Great Point

From Paul Waldman (who is always worth your time to read):
Perhaps it was inevitable that one way or another we'd get a spate of "Dems in Disarray!" headlines as the Democratic National Convention begins, since for a long time that has been the default story many reporters write about the Democratic Party. And there is a story to be told about conflict in Philadelphia. Unfortunately, it's not the one that everyone seems to be telling. The Democratic Party isn't being torn apart from the inside; it's being attacked from the outside.

As you may have heard, there already seem to be many more protests from the left around the Democratic convention than there were around the Republican convention. If it seems strange to you that leftists would be protesting not the candidate who wants to deport 11 million people, ban Muslims from entering the country and roll back civil rights gains for gay Americans, but the candidate who wants to increase the minimum wage to $15 an hour, expand Social Security and enact universal child care, well, that would only mean that you're unfamiliar with leftist politics. For a certain kind of activist on the left, the real enemy is never the right; it's always the liberals who are insufficiently committed to their brand of revolution.

And this is what's important to understand about the protests now going on: They aren't Democrats fighting with Democrats. I wasn't able to go to Philadelphia this week, so I'd encourage the reporters who are there and are covering the anti-Clinton protests to ask those participating a simple question: Do you consider yourself a Democrat? Because I'm fairly certain that they'll find almost no one who says yes. This is even true of some of the people who are Bernie Sanders delegates; they got involved in the Sanders campaign, but they weren't Democrats before this election began and they won't be after it's over. We've seen this at the highest levels: Consider that Sanders appointed Cornel West to the Democrats' platform committee, and after helping decide what the party stands for, West promptly turned around and endorsed Green Party candidate Jill Stein.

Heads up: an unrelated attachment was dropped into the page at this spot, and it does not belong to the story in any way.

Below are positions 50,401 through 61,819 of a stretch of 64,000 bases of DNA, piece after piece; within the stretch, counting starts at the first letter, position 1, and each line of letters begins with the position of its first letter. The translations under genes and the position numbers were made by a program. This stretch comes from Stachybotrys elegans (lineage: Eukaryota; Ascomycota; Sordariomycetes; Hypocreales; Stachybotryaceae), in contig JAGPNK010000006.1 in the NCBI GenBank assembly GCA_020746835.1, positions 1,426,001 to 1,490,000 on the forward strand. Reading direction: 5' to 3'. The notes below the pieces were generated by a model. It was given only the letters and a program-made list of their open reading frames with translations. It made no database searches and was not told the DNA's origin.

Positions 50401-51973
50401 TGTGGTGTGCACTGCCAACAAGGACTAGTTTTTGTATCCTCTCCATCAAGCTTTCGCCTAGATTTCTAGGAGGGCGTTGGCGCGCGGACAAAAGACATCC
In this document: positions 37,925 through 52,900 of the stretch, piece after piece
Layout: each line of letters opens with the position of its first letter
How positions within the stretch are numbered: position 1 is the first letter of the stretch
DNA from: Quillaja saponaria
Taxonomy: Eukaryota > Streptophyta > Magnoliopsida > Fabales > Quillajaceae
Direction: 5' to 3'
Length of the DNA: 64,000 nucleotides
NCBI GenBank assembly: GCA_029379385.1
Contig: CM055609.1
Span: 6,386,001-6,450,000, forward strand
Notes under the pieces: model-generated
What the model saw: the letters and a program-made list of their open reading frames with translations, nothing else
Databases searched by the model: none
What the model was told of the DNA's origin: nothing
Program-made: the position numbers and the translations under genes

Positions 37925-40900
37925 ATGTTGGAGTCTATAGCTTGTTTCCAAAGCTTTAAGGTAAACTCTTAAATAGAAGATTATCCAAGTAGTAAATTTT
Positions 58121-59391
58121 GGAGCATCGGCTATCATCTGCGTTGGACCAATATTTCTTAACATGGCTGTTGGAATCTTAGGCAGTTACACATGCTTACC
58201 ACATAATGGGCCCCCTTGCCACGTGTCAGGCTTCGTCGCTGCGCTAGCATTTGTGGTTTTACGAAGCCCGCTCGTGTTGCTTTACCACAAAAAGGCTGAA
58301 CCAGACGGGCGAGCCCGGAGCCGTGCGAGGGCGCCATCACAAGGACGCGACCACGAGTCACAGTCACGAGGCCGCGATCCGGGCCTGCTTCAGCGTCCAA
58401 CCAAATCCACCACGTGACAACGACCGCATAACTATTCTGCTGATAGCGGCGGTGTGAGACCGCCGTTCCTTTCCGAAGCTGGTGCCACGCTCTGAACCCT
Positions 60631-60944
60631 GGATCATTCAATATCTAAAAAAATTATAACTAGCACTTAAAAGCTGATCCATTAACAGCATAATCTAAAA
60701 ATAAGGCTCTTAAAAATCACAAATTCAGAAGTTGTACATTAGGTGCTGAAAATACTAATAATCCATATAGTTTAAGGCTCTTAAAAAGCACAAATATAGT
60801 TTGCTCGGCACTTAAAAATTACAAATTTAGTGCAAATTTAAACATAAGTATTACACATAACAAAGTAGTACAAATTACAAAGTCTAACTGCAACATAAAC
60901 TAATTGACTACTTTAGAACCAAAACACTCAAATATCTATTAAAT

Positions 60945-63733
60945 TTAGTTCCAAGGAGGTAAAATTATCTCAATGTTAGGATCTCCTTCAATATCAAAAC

Just to be clear, none of that invalidates the substance of the critiques the protesters are making; those can be evaluated on their own terms. Nor does it mean that the fact of the protest itself isn't newsworthy. What it does mean, however, is that it's a fundamentally different story from "Dems in Disarray!"

And, frankly, this is precisely why I support parties having closed primaries. Which, by the way, I supported when I was an independent. (I only registered as a Democrat for the first time this year.) Political parties should be allowed to have the people who are members of their parties choose their candidates, because the members of their parties don't necessarily want the same things or have the same ideas about how to best achieve those objectives as people who aren't party members.

Which is fine. But that means that people who don't want to back the Democrats without fundamentally altering the party shouldn't be petitioning the party for open primaries, but for laxing resistance to building third parties.

(Of course, building your own party is a lot harder than just trying to hijack one that already exists.)

This argument does not, of course, preclude outside agitation. I am all for outside agitation! I have been an outside agitator of the Democratic Party for two decades! And it does not preclude inside agitation. I am all for inside agitation, too! Democrats should always be pushing their leadership to be better; we should always expect more!

But I digress. The point is: It's really not that Democrats are in disarray. It's that there are people who mostly aren't Democrats making noise at the Democratic convention. And that is indeed a very different story than the one being told.

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